Past, Present and Future

 

We all have a past, the present, and a future. Is your future a good one?

 

The Past.

Let us look at the past. We often think that is was better, and there are certain aspects that may have been better. But what does the Bible say about making comparisons with the past? In Ecclesiastes 7:10, Solomon says, “Say not, How is it that the former days were better than these? For you do not enquire wisely concerning this.”

 

This does not mean that the former days were not good, but that it is not for us to draw comparisons that make the past better than the present.

 

Why should we not compare in this way? I have given it some thought and can show four reasons. You may have others.

 

1.       We have selective memories. We remember what we wish to remember, and tend to forget that which is unpleasant. After Israel spent some time in the desert, they remembered the tasty food, but forgot the hard labour and oppression. We may long for the past days of steam locomotives on rail travel, but tend to forget the coal particles getting into our eyes and the smoke penetrating the carriage when passing through a tunnel.

 

2.      Who can accurately compare the past and the present? The past may have been more agreeable humanly, but it may not have been morally better, or more satisfactory in God’s sight. We have to leave those assessments to God.

 

Consider the dedication of Solomon’s temple in 2 Chron. 7:1-10 and the dedication of the rebuilt temple in Ezra 6:16-22.

 

In the former, the temple was completed according to the pattern given to King David. The whole twelve tribes of Israel were there - it represented the glory days of the nation.

 

In 2 Chron. 7:1-3, we are told that “fire came down from the heavens and consumed the burnt-offering and the sacrifices; and the glory of Jehovah filled the house”.  These were outward signs of God’s acceptance of the offerings and of His presence respectively. There was a sacrifice of 22,000 oxen and 120,000 sheep! The grandeur of the whole thing is hard to imagine.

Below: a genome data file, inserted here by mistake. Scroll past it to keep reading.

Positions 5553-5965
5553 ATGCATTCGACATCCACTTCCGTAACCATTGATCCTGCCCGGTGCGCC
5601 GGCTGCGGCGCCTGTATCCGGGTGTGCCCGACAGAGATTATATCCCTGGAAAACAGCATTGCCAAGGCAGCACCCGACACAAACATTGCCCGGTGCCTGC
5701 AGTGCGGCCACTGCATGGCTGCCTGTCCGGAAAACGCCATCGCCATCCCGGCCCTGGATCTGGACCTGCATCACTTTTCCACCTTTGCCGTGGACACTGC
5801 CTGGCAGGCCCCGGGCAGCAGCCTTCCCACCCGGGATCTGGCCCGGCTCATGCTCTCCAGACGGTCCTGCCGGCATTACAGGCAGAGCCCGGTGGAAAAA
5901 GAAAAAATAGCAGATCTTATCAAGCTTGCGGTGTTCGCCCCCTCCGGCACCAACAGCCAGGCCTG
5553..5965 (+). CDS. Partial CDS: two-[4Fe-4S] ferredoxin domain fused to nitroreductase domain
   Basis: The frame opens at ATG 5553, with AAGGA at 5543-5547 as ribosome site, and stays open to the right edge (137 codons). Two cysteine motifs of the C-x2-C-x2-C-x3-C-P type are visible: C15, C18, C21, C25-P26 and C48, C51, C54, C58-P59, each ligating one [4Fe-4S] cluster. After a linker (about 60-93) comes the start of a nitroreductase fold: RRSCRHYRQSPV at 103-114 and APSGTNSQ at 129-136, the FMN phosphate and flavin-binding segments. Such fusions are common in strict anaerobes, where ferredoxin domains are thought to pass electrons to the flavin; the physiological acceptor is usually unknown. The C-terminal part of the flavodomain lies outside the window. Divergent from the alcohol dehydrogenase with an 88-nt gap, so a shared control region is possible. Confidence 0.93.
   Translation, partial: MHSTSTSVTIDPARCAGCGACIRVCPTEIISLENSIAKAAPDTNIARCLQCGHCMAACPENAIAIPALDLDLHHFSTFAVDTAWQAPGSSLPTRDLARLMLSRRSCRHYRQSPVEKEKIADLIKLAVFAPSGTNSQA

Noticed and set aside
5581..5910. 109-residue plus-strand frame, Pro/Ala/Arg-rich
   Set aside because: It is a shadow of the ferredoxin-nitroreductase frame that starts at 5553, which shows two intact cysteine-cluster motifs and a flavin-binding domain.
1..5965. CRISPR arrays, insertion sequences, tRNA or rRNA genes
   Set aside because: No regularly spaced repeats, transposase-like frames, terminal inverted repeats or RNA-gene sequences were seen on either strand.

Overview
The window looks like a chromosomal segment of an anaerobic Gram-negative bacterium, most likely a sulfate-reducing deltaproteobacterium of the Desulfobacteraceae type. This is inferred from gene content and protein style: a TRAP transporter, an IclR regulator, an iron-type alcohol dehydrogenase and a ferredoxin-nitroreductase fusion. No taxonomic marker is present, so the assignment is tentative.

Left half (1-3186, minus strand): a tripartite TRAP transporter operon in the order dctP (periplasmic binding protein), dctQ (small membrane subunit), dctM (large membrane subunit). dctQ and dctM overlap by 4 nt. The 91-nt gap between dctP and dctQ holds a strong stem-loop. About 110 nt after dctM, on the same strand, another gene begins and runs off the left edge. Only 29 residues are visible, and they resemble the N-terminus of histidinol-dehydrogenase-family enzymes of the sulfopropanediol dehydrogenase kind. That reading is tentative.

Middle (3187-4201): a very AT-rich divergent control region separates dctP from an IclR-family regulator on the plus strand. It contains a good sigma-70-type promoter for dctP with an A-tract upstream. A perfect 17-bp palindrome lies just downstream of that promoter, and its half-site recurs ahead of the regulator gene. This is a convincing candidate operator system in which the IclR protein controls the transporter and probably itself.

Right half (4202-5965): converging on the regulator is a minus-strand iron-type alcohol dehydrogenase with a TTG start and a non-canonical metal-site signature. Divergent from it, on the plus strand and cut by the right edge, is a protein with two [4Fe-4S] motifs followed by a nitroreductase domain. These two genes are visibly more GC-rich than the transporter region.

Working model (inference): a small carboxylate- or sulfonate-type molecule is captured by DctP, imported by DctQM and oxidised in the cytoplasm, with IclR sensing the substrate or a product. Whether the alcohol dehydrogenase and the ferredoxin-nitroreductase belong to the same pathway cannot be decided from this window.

After Solomon’s death, the kingdom was divided; two tribes - Judah and Benjamin (referred to as ‘Judah’) - went with Rehoboam, and the other ten tribes (generally referred to as ‘Israel’) kept with Jeroboam.

 

Due to their idolatry and departure from God, Israel (ten tribes) was carried away captive by the Assyrians in 721 B.C. Similarly, in 606 B.C. Judah was invaded, and so began the 70 years of the Babylonian captivity. In 586 B.C. Solomon’s temple was destroyed by them. In 536 B.C. the command was given to rebuild it, 490 years after the first was completed.

 

The Book of Ezra describes the return of a remnant from Babylon and the re-building of the temple. In Ezra 6:15, the house was finished and in verse 16 we get the dedication. The sacrifices consisted of 100 bullocks, 200 rams, 400 lambs, and a sin-offering of 12 he-goats for the tribes of Israel. How different from the glory days of Solomon. There was no cloud filling the temple – also known as the house of God – and no fire consuming the sacrifice. God’s public “presence” and approval were not visible.

[As an aside – it was due to the division among the tribes and great public departure from His word that God did not publicly show His support for the people. A similar situation exists in Christendom now, but some  Christians look for great outward signs such as were given in the apostle’ time – signs that confirmed the word as being from God.]

A human comparison between the two services would say that the former dedication was better. But was that so in God’s sight?

 

Take account of the 12 he-goats for a sin offering, one for each of the twelve tribes. How precious to God was that recognition of their failure! Further – although the returned captives consisted primarily of persons from Judah and Benjamin - they kept the whole twelve tribes in their thoughts. Grand. The whole thing was small and weak outwardly by comparison with Solomon’s time, but morally beautiful. It says in Ezra 6:22 that “Jehovah had made them joyful”. This was not said at the magnificent dedication of the first one.

 

While the 12 tribes were together outwardly in Solomon’s reign, there seems to have been an under-current that went back to the Saul-David era, when the ten tribes of Israel were with Saul, while Judah and Benjamin supported David. After Solomon’s death, this division was exposed.

 

Why do I mention this? It shows that public grandeur and magnificence may cloak an inward condition that is less than good. There seems to have been a better moral state in the returned captives than that of Solomon’s time. So it is not wise to say that the former times (Solomon’s) were necessarily better than those of the returned captives in Ezra’s time.

 

That assessment is best left to God. Solomon told us in Eccl. 7:10 that we are not wise in suggesting that the former times were better than these.

 

3.      A third reason for not saying that the past was better - God may have something different to work out in his people now as compared with former times. He is teaching us other lessons. This renders our methods of comparison invalid.

 

4.      And fourthly, such reasoning may cause us to be unduly occupied with the past, to the detriment of the present. The present is all that have control of. It is now that we should make the most of our opportunities. This leads us to that subject.

 

The Present.